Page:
Venue: Ensemble Theatre (Kirribilli NSW), Jan 9 – Feb 26, 2022
Playwright: Tracey Trinder
Director: Francesca Savige
Cast: Valerie Bader, Chantelle Jamieson, Bron Lim, Kate Raison, Georgina Symes
Images by Lisa Tomasetti
Katie is the new addition to a small book club, of which Robyn is the unofficial head. The two women are diametric opposites, with Katie being the vivacious and carefree one, and Robyn showing herself to be quite the stodgy, uptight character. In Killing Katie: Confessions of a Book Club, playwright Tracey Trinder does not quite pit women against each other, as much as she tries to portray the challenges in how we are able, or not able, to find inspiration in one another, especially when coming from a range of diverse experiences.
The vast difference in personalities gives rise to immediate conflict, which lends to great humour, but not all of Trinder’s dialogue is consistently witty. The production relies on an unrelenting effervescence, that director Francesca Savige so cleverly manufactures, to keep us in a cheery mood. Tobhiyah Stone Feller’s set and costume designs are suitably whimsical and colourful, proving effective in foregrounding amusing aspects of the story. Kelsey Lee’s lights, along with Daryl Wallis’ sound, provide valuable variation in tone between scenes to sustain our attention, in addition to the many subtle enhancements for when nuance in the text needs to be highlighted.
A wonderfully cohesive ensemble of five, comprising women across three generations, deliver a show that practises exactly what it preaches. The cast’s extraordinary camaraderie demonstrates the successes available to us, when our forces are joined in good faith. Chantelle Jamieson’s natural and confident charm, turns Katie’s grating tendencies into something altogether more appealing; we can see how the unrelenting exuberance is gnawing to Robyn, but Jamieson ensures that her character translates only with joy and glee, to her captive audience. The exasperating Robyn is played by a deeply committed Kate Raison, who brings maddening authenticity to a painful personality we have all encountered.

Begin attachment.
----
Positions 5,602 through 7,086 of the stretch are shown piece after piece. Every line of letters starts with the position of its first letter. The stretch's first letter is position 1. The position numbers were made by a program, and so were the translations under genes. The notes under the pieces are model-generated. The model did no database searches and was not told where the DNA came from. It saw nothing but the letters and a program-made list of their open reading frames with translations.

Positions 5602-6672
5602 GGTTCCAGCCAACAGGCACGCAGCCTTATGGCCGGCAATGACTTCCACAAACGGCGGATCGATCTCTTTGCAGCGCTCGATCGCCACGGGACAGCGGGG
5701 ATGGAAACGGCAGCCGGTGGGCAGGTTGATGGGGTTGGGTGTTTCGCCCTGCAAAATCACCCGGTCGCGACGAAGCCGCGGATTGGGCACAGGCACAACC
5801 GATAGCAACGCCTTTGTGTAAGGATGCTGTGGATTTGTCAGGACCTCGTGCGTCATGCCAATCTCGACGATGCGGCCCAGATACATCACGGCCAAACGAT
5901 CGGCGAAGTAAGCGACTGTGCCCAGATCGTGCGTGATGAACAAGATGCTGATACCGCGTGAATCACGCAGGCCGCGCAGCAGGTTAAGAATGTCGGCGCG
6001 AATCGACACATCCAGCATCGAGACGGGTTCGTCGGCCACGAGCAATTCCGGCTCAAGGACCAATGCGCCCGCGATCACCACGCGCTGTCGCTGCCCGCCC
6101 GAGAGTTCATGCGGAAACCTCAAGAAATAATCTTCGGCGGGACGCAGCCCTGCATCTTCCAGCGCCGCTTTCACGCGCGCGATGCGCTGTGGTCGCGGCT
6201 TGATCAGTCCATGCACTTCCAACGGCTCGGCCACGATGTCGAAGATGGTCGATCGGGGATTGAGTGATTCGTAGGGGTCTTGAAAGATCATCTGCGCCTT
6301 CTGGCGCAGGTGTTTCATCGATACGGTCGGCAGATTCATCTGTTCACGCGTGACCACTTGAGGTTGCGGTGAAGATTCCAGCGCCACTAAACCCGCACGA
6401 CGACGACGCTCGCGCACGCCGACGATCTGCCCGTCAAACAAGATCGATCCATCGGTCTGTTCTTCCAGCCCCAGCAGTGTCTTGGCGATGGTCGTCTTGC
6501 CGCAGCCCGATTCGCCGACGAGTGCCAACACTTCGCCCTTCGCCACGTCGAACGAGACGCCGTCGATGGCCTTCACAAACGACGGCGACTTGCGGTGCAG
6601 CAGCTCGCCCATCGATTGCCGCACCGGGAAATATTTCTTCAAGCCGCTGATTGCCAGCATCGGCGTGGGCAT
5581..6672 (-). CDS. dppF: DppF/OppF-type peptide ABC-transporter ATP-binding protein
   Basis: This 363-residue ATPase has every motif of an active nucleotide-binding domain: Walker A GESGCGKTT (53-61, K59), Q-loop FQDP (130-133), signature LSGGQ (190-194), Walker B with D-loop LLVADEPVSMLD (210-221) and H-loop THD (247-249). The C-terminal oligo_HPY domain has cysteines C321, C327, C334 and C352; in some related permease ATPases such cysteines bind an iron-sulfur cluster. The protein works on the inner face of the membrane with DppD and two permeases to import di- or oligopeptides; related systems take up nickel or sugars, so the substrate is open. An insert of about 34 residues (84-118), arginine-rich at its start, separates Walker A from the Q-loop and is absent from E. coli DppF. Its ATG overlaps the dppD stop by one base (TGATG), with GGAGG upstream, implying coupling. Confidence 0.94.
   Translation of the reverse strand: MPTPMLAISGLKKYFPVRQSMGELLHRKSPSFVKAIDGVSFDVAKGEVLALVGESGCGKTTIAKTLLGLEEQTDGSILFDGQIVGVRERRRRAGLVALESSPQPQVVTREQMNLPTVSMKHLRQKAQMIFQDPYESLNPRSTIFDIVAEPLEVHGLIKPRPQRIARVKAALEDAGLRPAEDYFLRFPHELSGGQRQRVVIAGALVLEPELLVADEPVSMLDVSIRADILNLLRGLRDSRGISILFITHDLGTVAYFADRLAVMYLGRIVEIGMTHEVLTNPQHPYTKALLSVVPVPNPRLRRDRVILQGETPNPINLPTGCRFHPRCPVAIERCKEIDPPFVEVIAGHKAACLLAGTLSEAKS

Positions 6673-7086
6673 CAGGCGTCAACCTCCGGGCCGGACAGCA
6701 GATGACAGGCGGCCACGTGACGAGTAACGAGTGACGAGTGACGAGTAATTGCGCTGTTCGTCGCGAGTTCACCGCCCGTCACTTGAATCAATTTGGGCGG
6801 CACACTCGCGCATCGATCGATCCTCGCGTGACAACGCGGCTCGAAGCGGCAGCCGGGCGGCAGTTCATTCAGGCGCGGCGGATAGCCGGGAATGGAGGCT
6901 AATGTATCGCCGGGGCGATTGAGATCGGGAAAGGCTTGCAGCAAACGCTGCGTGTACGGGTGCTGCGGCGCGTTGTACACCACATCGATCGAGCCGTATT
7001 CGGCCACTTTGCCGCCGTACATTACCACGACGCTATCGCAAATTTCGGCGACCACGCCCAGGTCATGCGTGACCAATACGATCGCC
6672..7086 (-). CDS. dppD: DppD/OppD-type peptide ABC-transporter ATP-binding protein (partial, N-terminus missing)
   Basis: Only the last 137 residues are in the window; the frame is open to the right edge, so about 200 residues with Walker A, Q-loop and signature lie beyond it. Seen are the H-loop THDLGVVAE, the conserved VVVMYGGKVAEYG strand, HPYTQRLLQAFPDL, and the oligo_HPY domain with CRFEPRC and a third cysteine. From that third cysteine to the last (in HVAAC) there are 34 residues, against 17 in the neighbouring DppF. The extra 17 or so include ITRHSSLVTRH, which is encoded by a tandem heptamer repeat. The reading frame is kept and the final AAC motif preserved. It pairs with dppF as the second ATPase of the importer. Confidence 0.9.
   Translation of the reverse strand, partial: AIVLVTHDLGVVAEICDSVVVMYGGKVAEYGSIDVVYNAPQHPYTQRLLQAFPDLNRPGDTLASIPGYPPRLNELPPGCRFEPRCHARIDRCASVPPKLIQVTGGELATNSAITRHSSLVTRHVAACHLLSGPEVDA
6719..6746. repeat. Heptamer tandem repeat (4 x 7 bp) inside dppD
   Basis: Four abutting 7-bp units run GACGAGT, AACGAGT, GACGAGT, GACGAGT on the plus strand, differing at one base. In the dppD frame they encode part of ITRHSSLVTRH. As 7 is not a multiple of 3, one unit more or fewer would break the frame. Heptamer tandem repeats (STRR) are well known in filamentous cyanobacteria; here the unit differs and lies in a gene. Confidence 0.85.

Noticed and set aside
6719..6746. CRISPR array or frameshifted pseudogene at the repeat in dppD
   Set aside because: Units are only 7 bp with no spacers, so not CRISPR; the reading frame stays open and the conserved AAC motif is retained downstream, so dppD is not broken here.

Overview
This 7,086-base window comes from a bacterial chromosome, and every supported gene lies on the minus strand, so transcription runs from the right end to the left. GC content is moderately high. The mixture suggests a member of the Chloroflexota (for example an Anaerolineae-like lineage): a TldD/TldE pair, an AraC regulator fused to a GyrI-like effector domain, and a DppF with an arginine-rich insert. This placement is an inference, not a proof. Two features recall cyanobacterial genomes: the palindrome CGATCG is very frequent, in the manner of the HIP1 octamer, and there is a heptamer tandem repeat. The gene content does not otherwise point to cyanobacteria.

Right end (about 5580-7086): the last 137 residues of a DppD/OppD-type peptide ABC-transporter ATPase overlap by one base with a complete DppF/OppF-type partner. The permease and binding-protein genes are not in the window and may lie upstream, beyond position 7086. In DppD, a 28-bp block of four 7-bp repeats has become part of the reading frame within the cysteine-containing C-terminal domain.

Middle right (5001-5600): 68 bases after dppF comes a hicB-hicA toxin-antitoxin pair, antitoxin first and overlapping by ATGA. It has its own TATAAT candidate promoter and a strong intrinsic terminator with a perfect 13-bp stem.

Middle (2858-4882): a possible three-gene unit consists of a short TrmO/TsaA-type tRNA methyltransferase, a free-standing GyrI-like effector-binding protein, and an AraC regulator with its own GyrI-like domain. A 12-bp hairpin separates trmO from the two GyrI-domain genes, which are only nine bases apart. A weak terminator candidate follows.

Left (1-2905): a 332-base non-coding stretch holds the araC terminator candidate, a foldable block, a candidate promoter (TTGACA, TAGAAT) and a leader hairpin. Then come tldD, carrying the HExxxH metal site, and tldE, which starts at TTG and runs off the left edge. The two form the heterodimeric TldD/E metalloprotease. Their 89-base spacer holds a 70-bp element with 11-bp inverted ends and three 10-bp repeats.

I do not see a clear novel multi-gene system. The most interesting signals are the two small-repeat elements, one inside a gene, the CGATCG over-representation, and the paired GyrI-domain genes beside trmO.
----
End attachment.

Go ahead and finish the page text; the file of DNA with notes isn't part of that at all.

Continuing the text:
Bron Lim does marvellously as Linda, with a warm sincerity and an endlessly reliable instinct, that allow everything she offers, to feel believable and immediate. Georgina Symes is quirky as Sam, with an enjoyable intensity that keeps the stage abuzz with energy. Valerie Bader’s flawless comic timing makes unforgettable her turn as Angela, whose pointed quips are counted on, to provoke some of the show’s biggest laughs.
Plurality is surely better than singularity, in how we perceive our identities as women. The more we are able to be appreciative of other women’s idiosyncrasies, the more likely it is for us to be individually self-accepting. Invariably, we have all suffered from having been conditioned into believing that certain women are good and many, many others are not good enough. We are all trained to be convenient, and in turn, we routinely impose those same constrictions on everybody else. Most of those rules are in desperate need to be broken, and the permission to do so, can only come from within.